What is Blockchain

If you have been wondering what is blockchain? Don't worry, you're not alone.

Perhaps the most common definition of what is Blockchain is that it is “one of the technologies that make possible the virtual currency Bitcoin.”

That still leaves a lot of things unanswered, and in this post, I will share with you what is blockchain, what makes it such a valuable technology and why you may probably already be using it without even knowing.

What is blockchain?

First, I need to clarify that even though blockchain is a technology that makes bitcoin possible – blockchain is not bitcoin.

(and click on the following link if don't know what is bitcoin [Video].)

In fact, bitcoin is only one of a wide range of applications of blockchain technology, and blockchain can and has been applied to many other industries beyond finance. Blockchain is being used to track all sorts of transactions across many different industries including healthcare, entertainment, education and many more. Additionally, more than $1.4 Billion dollars have been invested in bitcoin and blockchain related businesses, and there are currently a very large number of new blockchain related startups and projects being developed.

So what what is the big idea?

When talking about what is blockchain, the main element that needs to mentioned is that blockchain is able to store a series of transactions in a very decentralized way.

All of the transactions and all the data is kept in a single ledger, but this ledger is not stored in one centralized location. Instead it is copied and distributed across a network of locations. This ensures that the data is always available and that should any of those locations fail, the rest of the network would still have a copy of the ledger.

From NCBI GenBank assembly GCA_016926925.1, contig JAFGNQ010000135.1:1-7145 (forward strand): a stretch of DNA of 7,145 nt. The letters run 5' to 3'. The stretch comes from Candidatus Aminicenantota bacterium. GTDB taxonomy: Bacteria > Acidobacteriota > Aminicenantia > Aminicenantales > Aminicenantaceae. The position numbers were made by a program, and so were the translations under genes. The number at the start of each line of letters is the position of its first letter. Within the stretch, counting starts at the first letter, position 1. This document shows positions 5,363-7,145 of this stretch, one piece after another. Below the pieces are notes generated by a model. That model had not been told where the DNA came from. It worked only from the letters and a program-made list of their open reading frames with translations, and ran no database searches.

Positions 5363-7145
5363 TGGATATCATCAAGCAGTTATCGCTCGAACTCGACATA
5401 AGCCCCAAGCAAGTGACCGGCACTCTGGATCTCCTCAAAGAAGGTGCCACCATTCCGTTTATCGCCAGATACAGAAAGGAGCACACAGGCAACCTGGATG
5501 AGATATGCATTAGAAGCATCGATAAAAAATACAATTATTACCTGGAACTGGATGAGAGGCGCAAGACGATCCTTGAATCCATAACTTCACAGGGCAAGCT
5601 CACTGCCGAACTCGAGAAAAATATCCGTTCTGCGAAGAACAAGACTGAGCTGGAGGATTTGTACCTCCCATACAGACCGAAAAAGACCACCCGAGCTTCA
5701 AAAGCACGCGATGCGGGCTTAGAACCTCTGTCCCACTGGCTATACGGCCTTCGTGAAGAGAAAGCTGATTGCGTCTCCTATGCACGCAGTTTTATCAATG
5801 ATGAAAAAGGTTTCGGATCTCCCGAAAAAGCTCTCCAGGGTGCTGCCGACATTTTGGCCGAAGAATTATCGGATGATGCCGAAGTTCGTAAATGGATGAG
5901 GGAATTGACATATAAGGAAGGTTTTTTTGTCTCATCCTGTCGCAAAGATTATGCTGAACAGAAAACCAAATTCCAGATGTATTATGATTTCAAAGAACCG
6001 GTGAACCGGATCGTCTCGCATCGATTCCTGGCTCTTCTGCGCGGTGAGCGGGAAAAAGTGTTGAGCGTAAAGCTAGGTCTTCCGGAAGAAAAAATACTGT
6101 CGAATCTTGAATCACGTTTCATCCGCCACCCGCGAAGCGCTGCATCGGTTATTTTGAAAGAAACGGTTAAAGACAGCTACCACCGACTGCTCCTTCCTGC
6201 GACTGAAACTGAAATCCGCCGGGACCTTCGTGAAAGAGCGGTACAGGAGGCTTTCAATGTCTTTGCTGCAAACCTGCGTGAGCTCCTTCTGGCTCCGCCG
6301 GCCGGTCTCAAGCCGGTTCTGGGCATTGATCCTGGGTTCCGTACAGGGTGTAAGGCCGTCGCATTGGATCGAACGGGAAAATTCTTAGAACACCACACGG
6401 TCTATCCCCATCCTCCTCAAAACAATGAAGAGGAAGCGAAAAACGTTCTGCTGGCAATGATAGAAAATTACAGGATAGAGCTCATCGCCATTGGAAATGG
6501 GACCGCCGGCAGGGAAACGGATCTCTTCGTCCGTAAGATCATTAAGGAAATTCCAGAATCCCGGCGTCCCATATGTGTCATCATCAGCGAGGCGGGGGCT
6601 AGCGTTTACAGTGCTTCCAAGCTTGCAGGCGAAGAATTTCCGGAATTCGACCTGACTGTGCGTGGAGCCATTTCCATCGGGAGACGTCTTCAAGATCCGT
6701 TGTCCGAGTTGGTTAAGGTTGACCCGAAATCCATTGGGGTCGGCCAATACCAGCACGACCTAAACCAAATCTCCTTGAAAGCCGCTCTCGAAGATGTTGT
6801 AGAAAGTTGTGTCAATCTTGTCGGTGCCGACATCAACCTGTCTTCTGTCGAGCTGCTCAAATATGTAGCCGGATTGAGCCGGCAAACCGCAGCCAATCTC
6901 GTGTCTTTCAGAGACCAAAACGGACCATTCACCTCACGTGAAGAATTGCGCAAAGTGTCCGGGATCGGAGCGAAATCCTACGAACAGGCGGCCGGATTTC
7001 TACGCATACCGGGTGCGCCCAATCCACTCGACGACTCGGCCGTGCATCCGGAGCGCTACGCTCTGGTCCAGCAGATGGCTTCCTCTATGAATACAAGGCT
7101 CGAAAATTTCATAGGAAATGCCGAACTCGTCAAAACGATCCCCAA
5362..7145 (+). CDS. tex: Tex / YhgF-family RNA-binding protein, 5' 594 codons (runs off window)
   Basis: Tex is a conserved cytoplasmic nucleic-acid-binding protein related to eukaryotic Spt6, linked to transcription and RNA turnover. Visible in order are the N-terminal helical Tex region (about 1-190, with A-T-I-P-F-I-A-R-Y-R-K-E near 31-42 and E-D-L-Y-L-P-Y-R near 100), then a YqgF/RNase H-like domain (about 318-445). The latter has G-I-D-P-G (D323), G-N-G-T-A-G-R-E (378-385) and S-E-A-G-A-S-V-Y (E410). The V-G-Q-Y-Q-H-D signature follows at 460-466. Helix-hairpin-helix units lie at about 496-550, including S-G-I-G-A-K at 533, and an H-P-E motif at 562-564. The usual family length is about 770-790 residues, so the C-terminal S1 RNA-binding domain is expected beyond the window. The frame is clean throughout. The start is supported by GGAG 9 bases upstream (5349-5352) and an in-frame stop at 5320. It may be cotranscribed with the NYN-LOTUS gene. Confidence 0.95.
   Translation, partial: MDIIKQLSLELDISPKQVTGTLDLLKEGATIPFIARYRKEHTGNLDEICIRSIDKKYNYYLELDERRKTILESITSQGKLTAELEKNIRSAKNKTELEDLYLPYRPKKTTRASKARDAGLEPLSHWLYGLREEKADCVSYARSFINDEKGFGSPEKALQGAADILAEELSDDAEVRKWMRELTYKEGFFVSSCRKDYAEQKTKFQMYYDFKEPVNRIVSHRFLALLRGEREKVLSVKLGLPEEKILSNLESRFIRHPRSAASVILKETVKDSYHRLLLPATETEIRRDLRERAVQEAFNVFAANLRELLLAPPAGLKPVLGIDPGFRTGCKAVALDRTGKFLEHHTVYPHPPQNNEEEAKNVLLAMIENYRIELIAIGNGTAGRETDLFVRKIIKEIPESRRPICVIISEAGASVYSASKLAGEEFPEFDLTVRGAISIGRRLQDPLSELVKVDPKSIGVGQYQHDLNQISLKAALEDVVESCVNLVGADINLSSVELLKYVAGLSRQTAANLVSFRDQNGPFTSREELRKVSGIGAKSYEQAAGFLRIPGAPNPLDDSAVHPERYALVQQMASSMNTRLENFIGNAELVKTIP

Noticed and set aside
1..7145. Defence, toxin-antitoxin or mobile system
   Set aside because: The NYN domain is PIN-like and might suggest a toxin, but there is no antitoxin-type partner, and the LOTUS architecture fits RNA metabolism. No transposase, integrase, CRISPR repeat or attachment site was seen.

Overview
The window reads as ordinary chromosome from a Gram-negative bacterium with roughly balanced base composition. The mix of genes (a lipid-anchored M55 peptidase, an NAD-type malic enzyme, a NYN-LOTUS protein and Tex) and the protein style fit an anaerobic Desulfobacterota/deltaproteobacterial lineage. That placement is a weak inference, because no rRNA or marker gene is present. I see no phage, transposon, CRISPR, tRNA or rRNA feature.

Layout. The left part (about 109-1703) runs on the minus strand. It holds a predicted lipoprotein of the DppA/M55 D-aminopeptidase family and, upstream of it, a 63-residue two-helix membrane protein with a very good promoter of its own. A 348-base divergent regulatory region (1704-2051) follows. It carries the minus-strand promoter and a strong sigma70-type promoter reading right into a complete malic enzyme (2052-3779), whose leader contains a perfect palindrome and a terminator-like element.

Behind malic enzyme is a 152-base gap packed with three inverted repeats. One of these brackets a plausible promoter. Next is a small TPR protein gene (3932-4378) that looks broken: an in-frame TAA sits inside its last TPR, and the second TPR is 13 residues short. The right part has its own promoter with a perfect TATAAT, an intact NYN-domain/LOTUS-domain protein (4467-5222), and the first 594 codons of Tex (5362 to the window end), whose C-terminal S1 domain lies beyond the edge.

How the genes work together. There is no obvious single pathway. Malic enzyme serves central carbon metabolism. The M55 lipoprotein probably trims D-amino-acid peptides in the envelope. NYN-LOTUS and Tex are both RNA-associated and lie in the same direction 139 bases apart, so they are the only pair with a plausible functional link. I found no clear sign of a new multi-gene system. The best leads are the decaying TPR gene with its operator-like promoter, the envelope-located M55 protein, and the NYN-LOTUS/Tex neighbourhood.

What is Blockchain

How blockchain records data

In a nutshell, a blockchain consists of a series of transactions, each of them stored in a different block. These blocks of transactions get added one after the other to build a chain, hence the name blockchain.

As each new block of transactions gets added to the chain, it is encrypted along with and mathematically compared against every single block of transactions that has ever been created in the blockchain. Only after the entire network agrees that this latest new block of transactions is mathematically accurate, and that there have been no changes to the integrity of the data that's on the entire blockchain… Only then – is the new block added to the blockchain. At this point, the transactions are determine to be confirmed.

In that way, there is no need for a third party single mediator to confirm that the transaction took place… instead the entire network processing the blockchain acts as a “witness” to confirm that the transaction took place.

Then, when it comes time to add a new block of transactions to the chain – the entire process repeats itself and the entire network must agree AGAIN that this new block is mathematically accurate and that the new transactions being added, did in fact take place.

This means that if anybody with a malicious intent tried to add a block to the blockchain which was corrupted, or if anyone tried to tamper with the contents of the chain, they would need to alter every single transaction that has ever existed before all the way back to the beginning of the blockchain. Given that new blocks have to be processed within a certain amount of time, it would be impossible for a computer or a group of computers to be able to calculate and hack the entire chain of blocks that form the blockchain.

Add to that the fact that the single blockchain ledger is distributed and copied across an entire decentralized network, that process would have to be done at every single one of the locations where the blockchain is stored. As such, it is impossible with today's available technology to hack a well developed blockchain.

Hack proof